Foundations of Business Strategy Coursera Quiz Answers

All Weeks Foundations of Business Strategy Coursera Quiz Answers

Develop your ability to think strategically, analyze the competitive environment, and recommend firm positioning and value creation. In this course, developed at the Darden School of Business at the University of Virginia, top-ranked faculty will help you explore the underlying theory and frameworks that provide the foundations of a successful business strategy and provide the tools you need to understand that strategy: SWOT, Competitor, Environmental, Five Forces, and Capabilities Analyses, as well as Strategy Maps.

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Foundations of Business Strategy Coursera Quiz Answers

Week 1: Introduction to Strategic Analysis

Q1. An organization’s strategy is embodied in its …

  • Mission, plan, and actions
  • Chief executive officer
  • Mission statement
  • Declared sales and targets

Q2. Which of the following best describes a strategist’s main challenge?

  • Understand answers to the three fundamental questions in order to recognize a firm’s best competitive position
  • Understand opportunities within an industry to improve a firm’s competitive position
  • Understand the capabilities of firms and industries in order to maximize their future profits
  • Understand a firm’s values and how they affect decision-making

Q3. How might entry impact a perfectly competitive market?

  • As an industry, prices rise.
  • As an industry, the amount of output increases.
  • Entry increases capacity constraints.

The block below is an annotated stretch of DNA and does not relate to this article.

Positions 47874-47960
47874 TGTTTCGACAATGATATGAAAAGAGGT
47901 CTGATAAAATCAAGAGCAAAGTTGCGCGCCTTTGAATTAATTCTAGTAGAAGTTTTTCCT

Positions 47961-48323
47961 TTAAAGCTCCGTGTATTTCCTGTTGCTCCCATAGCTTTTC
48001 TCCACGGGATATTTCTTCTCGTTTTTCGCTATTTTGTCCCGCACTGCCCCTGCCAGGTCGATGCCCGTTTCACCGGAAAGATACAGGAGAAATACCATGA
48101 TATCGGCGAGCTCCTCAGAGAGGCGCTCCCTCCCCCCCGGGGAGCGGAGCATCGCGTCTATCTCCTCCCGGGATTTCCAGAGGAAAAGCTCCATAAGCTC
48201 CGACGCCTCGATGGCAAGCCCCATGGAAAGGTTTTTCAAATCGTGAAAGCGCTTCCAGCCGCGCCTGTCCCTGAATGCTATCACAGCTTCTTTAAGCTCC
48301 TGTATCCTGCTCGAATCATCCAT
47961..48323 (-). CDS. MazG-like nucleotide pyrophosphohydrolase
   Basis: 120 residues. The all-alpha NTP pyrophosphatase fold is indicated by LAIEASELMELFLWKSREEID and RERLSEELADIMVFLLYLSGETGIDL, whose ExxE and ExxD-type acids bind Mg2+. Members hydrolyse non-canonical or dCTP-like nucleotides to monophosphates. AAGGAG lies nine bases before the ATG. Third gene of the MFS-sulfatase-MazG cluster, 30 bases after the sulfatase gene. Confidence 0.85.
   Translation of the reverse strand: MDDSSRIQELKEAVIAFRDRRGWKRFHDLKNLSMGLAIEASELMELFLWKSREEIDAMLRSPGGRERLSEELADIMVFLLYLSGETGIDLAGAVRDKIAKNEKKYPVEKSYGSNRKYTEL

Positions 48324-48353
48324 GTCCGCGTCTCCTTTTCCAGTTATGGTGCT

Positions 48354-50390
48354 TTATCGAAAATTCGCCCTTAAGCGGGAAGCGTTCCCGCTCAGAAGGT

• Entry increases both accounting and economic profits.

Q4. In a perfectly competitive market, economic profits…

  • Are a byproduct of low cost, efficient production processes
  • May persist for long periods
  • Are competed away as new entrants imitate incumbent firms
  • Will increase as firms learn about customer preferences

Q5. Which of the following cases BEST illustrates the generation of rents/economic profits?

  • A firm has higher returns than an established, less risky competitor
  • A firm has the greatest market share in its industry
  • A firm has higher returns than an investment of similar risk
  • A firm’s revenues exceed its costs

Q6. Why do strategy analysts care about economic profits and not just accounting profits?

  • Economic profits reflect the opportunity cost of deploying capital.
  • Economic profits calculate a firm’s profits after operating costs.
  • Economic profits are the same as accounting profits.
  • Economic profits reveal a firm’s market share.

Q7. Which of the following best describes who conducts a strategic analysis?

  • Strategic analyses are performed within a company by leadership and other employees.
  • Strategic analysts could be a wide variety of individuals within or associated with a firm as well as secondary stakeholders.
  • Strategic analyses are conducted by a range of primary stakeholders.
  • Most strategic analyses are conducted by business unit general managers, such as a manager reviewing a marketing plan.

Q8. In the real world…

  • Profits are consistent over time
  • Average industry returns vary even after controlling for risk.
  • Businesses rarely have a competitive advantage.
  • Product markets are perfectly competitive.

Q9. When is a firm more likely to earn higher profits?

  • There are barriers to entry or imitation
  • The firm’s key resources and capabilities are easily imitated
  • A firm and its rivals produces similarly designed products as that of a rival firm